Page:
Morning came just two hours later. Before the nurses had even come to change the beds, the occupants of bed number one had a visitor. A tall woman stood sternly over the mother and sick baby. The woman began to speak in excited Arabic.
"What is this the nurse is telling me? You were asking for a bottle for the baby?"
"He couldn't sleep. He was hungry."
The visitor shook her head. "Yes, he was hungry--hungry for his mother! Do you want to stay here for a month with a sick baby? Your other children are crying for you, and you are just lying here in the bed!"
"I cannot feed him anymore! I'm tired."
"Give him to me, then. I have milk. I'll nurse him." The tall woman lifted the baby from his bassinet and sat down.
By now all of the other mothers, including me, were sitting up to watch the scene. The tall woman had the baby in position, ready to latch on, when the mother said, "Give him to me."
"Why? You said he needs milk. Here is milk." She drew the baby close again.
The mother reached for her child. "I'll feed him."
Slowly, her eyes set straight on the mother, the woman handed the baby over. "Feed him, then. No more talk about bottles. No nephew of mine will have a bottle before he has even left the hospital!" After a few minutes, satisfied the new mother would indeed devote herself to breastfeeding, the visitor left.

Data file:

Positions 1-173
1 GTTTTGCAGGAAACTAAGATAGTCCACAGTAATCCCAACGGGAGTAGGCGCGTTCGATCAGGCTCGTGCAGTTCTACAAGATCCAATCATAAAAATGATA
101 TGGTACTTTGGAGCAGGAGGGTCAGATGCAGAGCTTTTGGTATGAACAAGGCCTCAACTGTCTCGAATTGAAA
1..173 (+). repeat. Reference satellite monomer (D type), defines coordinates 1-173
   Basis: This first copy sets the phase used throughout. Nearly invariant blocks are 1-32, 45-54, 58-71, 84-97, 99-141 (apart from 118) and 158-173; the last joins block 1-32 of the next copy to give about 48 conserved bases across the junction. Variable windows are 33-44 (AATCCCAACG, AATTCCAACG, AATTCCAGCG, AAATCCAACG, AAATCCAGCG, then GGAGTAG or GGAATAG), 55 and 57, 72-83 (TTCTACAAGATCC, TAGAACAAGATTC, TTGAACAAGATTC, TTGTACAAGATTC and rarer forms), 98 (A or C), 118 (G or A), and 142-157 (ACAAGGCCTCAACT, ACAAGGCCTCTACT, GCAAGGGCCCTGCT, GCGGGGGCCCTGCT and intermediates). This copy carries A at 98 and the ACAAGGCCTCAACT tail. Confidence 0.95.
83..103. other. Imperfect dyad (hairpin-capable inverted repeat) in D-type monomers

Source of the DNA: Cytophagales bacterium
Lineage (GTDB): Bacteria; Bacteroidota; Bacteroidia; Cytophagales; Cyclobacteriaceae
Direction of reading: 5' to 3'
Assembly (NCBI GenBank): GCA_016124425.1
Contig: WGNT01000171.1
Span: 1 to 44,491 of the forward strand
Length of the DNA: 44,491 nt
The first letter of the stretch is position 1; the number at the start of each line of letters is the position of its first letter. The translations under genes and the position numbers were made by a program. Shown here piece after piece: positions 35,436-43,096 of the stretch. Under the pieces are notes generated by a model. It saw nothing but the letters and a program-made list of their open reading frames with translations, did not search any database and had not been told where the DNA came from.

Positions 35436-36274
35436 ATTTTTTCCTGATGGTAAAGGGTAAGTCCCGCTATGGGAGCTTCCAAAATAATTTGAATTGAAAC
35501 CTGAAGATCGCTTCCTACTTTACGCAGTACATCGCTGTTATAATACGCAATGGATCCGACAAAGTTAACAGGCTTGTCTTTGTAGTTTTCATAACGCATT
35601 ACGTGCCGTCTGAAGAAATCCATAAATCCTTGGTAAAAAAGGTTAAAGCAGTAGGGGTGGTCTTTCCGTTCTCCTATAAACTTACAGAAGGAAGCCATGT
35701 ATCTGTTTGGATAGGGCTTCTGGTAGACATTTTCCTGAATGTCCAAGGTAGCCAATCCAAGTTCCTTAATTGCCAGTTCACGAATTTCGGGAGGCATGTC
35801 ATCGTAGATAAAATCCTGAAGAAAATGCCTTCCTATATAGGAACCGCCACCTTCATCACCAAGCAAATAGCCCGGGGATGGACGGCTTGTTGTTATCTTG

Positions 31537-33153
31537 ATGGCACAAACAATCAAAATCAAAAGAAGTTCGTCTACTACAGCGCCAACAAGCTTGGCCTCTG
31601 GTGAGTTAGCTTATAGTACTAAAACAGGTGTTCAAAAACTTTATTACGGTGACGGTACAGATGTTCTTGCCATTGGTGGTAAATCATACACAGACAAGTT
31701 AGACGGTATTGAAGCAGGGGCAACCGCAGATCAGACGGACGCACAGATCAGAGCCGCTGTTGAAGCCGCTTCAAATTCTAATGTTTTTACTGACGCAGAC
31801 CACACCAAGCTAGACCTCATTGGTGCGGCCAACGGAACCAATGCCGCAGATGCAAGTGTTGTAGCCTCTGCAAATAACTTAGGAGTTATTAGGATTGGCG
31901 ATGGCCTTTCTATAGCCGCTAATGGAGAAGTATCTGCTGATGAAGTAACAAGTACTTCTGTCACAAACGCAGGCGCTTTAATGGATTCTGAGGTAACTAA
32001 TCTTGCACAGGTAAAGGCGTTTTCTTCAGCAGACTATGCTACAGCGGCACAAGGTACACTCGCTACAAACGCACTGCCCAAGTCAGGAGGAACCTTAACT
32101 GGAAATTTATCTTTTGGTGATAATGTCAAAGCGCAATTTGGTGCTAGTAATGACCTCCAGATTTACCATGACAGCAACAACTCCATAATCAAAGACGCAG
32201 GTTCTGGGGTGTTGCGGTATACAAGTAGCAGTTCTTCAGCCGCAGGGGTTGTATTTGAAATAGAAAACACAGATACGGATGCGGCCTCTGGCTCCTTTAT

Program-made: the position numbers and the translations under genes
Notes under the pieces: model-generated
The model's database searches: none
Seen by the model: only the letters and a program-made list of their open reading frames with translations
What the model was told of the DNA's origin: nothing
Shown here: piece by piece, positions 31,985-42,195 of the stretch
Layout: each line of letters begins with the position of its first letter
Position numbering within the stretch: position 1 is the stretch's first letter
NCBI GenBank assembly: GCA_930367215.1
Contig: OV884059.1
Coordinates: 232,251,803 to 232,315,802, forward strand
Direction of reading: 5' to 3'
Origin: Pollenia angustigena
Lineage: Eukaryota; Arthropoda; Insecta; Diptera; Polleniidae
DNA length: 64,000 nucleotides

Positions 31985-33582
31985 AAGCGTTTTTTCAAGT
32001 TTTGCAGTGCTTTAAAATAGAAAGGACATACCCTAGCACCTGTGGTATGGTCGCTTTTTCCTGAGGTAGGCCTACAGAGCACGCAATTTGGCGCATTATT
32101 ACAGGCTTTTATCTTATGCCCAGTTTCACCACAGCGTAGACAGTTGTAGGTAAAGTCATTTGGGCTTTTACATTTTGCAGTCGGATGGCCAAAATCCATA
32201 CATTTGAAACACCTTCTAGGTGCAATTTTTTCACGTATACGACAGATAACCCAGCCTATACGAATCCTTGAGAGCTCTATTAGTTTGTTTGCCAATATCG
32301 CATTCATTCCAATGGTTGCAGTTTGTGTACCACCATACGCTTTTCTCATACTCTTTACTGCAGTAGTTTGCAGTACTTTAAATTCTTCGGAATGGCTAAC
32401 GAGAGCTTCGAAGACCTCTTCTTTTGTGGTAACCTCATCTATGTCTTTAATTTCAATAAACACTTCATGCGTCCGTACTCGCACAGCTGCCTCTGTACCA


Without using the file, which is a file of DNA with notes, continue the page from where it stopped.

The mother scarcely put the baby down the rest of the day. He sucked at her breast even as she sat dozing in her chair, even as she ate her food. Except for an occasional fuss from the other babies, the ward was quiet.
Evening came, and with it arrived the doctor. "Well, Mother, I see your medicine worked. The fever is down, and if it stays down you can go home tomorrow."
Relief flooded the woman's face. "Alhamdu lillah [thanks be to God]!" she proclaimed. After the doctor left, I heard the woman sniffling. She was crying, kissing the baby, saying "Alhamdu lillah" over and over.
Before the Sultanate of Oman opened its eyes to the modern world, a great number of babies died of disease or dehydration, either at home or in what was the country's only hospital. Many deaths were caused by bad water mixed with too little formula. Malnourished and dehydrated from diarrhea, the babies simply had no strength to fight other illnesses that came their way.